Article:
INWOOD — Lifelong Inwood resident Katherine Ureña, 22, who was recently crowned Jr. Miss at New York's first-ever Miss Amazing pageant, is raising money to help fund her trip to the national competition in Los Angeles this summer.
The pageant, which is currently held in 30 states, gives young women with disabilities a chance to get a taste of the pageant experience. Ureña, who has a form of muscular dystrophy, is now seeking donations through an online campaign to help pay her trip to the national pageant in July.
She first heard about Miss Amazing through her friend who works as a pageant coach, but initially wasn’t sure the experience was for her.
“I’m a full-time student so I was like, ‘Should I do the pageant?’ But my friend said I would be great,” Ureña said. “I’m glad she convinced me because it was an experience I’ll never forget.”
The Miss Amazing pageant was started in Nebraska in 2007 by Jordan Somers, a veteran of the pageant circuit. Somers’ goal was to help young women with disabilities build confidence and leadership skills, as well as to encourage greater inclusiveness of people with special needs, according to her bio.
Contestants compete in four categories: the introduction, the interview, evening wear and talent showcase. In order to make the state pageants accessible for all, the entrance fee is a donation of five cans of food, which are later given to local organizations. The events are funded through donations and sponsorships.
About 30 girls and women ranging in age from 5 to 35 participated in the New York pageant, which was held at the Symphony Space Theater near West 95th Street on March 21. Ureña competed against six other young women in her age group for the title of Jr. Miss Amazing.
Ureña said the best part of the event was meeting other women with disabilities, something that doesn’t happen often in her daily life.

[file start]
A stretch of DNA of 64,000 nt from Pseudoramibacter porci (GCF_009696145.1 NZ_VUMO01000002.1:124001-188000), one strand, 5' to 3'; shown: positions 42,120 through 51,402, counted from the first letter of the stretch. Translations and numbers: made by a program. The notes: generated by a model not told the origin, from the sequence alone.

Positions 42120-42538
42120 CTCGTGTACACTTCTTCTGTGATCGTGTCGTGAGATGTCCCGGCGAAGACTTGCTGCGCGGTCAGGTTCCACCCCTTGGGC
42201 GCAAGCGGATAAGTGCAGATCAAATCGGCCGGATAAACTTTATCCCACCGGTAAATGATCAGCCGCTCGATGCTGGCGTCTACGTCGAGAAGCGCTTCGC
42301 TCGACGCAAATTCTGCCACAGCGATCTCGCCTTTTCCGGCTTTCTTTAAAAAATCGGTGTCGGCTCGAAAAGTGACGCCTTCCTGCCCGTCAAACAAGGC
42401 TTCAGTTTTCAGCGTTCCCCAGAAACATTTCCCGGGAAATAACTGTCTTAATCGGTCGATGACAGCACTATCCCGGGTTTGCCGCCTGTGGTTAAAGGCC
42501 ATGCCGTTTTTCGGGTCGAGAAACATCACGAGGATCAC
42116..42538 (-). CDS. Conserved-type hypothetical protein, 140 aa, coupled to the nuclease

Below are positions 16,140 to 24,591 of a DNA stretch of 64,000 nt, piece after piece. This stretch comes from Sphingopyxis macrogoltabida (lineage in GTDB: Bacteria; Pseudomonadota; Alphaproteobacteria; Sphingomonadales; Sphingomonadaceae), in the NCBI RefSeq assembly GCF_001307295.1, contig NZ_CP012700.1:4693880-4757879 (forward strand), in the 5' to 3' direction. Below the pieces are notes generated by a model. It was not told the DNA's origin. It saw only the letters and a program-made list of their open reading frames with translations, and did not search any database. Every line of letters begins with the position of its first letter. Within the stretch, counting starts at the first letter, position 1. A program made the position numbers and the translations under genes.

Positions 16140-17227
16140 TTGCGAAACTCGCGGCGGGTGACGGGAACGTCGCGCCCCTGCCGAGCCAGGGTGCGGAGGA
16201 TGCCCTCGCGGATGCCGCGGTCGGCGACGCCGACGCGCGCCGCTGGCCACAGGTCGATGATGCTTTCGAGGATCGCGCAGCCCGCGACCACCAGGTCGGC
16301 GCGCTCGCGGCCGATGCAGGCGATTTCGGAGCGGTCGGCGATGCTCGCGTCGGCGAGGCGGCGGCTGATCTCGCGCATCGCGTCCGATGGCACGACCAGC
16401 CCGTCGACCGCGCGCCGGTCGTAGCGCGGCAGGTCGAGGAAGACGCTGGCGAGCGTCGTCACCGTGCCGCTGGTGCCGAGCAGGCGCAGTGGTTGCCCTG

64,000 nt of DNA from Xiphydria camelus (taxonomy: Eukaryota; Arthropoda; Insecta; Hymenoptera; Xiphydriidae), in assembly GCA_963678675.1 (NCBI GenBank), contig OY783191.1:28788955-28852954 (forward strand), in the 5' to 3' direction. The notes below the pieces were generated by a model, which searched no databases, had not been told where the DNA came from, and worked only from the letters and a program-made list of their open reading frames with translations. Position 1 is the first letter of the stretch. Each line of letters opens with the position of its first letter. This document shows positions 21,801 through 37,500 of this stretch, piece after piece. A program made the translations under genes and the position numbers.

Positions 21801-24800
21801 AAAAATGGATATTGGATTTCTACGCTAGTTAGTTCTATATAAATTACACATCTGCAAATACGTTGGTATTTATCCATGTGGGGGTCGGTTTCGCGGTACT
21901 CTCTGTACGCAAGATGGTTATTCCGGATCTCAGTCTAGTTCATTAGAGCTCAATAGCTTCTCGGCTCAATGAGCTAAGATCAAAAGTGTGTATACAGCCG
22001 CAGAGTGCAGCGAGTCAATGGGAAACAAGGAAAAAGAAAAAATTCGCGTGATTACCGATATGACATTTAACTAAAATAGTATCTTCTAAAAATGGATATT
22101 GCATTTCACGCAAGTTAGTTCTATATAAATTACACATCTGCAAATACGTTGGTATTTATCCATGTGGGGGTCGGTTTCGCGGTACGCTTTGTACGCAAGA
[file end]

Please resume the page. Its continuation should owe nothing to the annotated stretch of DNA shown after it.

“When you have a disability like mine, not everybody understands where you’re coming from,” she explained. “Being around other people with disabilities, they understand the struggles that you go through just to keep living.”
The pageant also gave Ureña a chance to overcome one of her fears: public speaking. Because of a previous surgery, it is a challenge for Ureña to speak clearly.
For her talent, she read the Maya Angelou poem “Phenomenal Woman.”
Ureña was so surprised when she won that the judges had to call her name twice.
“I didn’t move from the space. I just stood there, like, did they really call my name?” she said. “I was so happy and seeing my mom so happy in the crowd, it just felt great.”
Ureña is now raising money through GoFundMe to represent New York in the national Miss Amazing pageant, which will be held in Los Angeles in July. She has currently raised $160 of her $5,000 goal, which will help cover expenses including airfare and the rental of a wheelchair-accessible vehicle while she is in L.A.
Ureña said she wants to compete in the national event to serve as role model for women like her.
“I want to show the world that we’re not just girls with disabilities,” she said. “We’re people who are smart and have goals.”
Ureña is used to exceeding other people’s expectations of her.
She said that people are often surprised to learn that she is earning a degree in marketing and communications at the Fashion Institute of Technology. Her goal is to become the fashion director of a major fashion magazine.
Ureña sees the pageant as another opportunity to show how capable she is.
“I love the pageant and what it stands for, because it’s opening doors for us,” she said. “You’ve never seen a pageant just for people with disabilities, so it’s going to open many doors.”